Rosamond Woollen Mill National Historic Site of Canada
Rosamond Woollen Mill
Filature de laine Rosamond
Links and documents
Listed on the Canadian Register:
Statement of Significance
Description of Historic Place
The Rosamond Woollen Mill National Historic Site of Canada is located on Coleman Island next to the lower falls on the Mississippi River in the town of Almonte, Ontario. The mill’s main structure is a large, six-storey, flat-roofed, stone building that features a stair tower and regularly placed windows. It stands adjacent to a two-storey warehouse-and-office annex which survives from an original cluster of ancillary structures. In 1987 the process of converting the mill into residential condominiums was begun while the two-storey office and warehouse building was opened as the Mississippi Valley Textile Museum in 1991. Official recognition refers to the two buildings.
The Rosamond Woollen Mill was designated a national historic site of Canada in 1986 because:
- it was one of the largest, most progressive mills in Canada; and
- the main building’s nearly flat roof, stair tower and fenestration are characteristic of late 19th-century textile mills in Canada.
Rosamond Woollen Mill was built in 1866 to manufacture fine tweeds. Milling emerged as a major manufacturing industry in Canada between 1840 and 1870. Mills were built in the Mississippi Valley, where waterpower, labour and wool supplies were abundant. James Rosamond built mills at Carleton Place and Almonte in the 1840s and 1850s. His sons, Bennett and James, began the large Almonte mill in 1866, in partnership with George Stephen of Montréal. Subsequent expansion of the mill continued until the early 1900s. The textile mill was a functioning industrial complex until 1986.
Source: Historic Sites and Monuments Board of Canada, Minutes, June 1986.
The key elements that contribute to the heritage character of this site include:
- the prominent location on the bank of the Mississippi River in Almonte;
- the L-shaped massing of the large six-storey central block, and the two-storey, rectangular massing of the adjacent Annex building and warehouse;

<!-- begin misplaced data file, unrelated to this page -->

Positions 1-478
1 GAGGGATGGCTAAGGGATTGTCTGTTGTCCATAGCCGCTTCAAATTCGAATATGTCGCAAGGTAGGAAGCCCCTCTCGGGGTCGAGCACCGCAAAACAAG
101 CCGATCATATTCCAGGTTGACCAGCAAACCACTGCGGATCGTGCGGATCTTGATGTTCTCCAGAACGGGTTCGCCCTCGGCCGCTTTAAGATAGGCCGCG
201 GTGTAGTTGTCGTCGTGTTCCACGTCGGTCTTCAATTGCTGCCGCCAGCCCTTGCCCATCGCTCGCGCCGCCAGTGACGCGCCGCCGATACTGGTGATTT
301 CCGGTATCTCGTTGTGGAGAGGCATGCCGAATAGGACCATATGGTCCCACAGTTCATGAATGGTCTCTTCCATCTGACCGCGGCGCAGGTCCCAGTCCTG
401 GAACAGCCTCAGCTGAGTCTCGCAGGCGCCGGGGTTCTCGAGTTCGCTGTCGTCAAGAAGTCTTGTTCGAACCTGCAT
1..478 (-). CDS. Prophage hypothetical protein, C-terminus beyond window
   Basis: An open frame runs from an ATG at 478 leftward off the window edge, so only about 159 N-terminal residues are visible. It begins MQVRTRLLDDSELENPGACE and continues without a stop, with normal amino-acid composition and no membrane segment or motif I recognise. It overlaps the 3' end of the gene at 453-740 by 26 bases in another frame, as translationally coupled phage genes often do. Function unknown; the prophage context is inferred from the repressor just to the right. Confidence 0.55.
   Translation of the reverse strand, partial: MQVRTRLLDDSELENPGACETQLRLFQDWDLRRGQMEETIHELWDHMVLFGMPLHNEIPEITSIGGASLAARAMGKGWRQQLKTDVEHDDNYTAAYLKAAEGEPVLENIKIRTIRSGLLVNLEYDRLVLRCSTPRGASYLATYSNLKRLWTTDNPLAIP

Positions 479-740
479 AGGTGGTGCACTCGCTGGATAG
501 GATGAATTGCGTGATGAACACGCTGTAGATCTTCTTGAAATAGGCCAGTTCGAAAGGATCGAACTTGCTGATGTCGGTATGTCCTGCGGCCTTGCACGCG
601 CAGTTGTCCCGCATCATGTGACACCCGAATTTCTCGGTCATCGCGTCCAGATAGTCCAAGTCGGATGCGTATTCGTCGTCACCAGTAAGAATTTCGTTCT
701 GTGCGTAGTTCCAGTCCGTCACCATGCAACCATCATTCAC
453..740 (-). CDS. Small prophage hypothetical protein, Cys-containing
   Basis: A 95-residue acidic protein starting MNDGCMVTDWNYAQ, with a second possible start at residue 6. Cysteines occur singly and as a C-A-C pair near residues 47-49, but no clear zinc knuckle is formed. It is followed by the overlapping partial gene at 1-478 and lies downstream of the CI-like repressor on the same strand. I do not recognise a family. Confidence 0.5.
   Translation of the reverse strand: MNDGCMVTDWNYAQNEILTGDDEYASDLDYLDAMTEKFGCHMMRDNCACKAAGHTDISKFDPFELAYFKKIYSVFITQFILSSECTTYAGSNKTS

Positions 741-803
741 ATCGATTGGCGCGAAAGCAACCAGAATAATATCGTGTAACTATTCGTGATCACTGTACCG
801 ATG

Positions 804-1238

- the quality of the construction materials used, notably limestone exterior walls;
- the characteristics common to late 19th-century textile mills in Canada that include the austere elevations, the nearly flat roof, the stair tower and the regular fenestration pattern;
- the remaining original interior configuration, features and finishes and the interior details of the Annex building offices including wood floors, wainscoting, trim, oak panelling, pressed metal ceilings, decorative use of stained glass, and legibility of the post and beam construction;
- the spatial relationship between the two remaining buildings and their relationship to the river.
Government of Canada
Historic Sites and Monuments Act
National Historic Site of Canada
Theme - Category and Type
- Developing Economies
- Extraction and Production
- Developing Economies
- Technology and Engineering
- Expressing Intellectual and Cultural Life
- Architecture and Design
Function - Category and Type
- Multiple Dwelling
- Textile or Leather Manufacturing Facility
Architect / Designer
Location of Supporting Documentation
National Historic Sites Directorate, Documentation Centre, 5th Floor, Room 89, 25 Eddy Street, Gatineau, Quebec
Cross-Reference to Collection